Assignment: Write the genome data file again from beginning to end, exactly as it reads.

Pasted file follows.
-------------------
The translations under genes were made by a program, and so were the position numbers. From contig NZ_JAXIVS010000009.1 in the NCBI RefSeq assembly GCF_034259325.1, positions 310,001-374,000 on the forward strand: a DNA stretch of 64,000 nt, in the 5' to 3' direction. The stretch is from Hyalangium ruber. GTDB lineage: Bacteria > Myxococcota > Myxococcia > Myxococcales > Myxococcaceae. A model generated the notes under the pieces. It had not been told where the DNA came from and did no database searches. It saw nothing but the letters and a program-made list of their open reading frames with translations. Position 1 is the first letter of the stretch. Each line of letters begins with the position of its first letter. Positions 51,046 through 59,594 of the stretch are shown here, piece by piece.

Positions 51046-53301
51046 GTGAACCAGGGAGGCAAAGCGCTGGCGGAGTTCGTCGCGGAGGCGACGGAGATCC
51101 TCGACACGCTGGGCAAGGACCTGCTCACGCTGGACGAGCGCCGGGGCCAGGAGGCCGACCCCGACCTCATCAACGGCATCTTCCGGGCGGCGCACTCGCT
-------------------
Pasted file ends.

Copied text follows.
The translations under genes were made by a program, and so were the position numbers. From contig NZ_JAXIVS010000009.1 in the NCBI RefSeq assembly GCF_034259325.1, positions 310,001-374,000 on the forward strand: a DNA stretch of 64,000 nt, in the 5' to 3' direction. The stretch is from Hyalangium ruber. GTDB lineage: Bacteria > Myxococcota > Myxococcia > Myxococcales > Myxococcaceae. A model generated the notes under the pieces. It had not been told where the DNA came from and did no database searches. It saw nothing but the letters and a program-made list of their open reading frames with translations. Position 1 is the first letter of the stretch. Each line of letters begins with the position of its first letter. Positions 51,046 through 59,594 of the stretch are shown here, piece by piece.

Positions 51046-53301
51046 GTGAACCAGGGAGGCAAAGCGCTGGCGGAGTTCGTCGCGGAGGCGACGGAGATCC
51101 TCGACACGCTGGGCAAGGACCTGCTCACGCTGGACGAGCGCCGGGGCCAGGAGGCCGACCCCGACCTCATCAACGGCATCTTCCGGGCGGCGCACTCGCT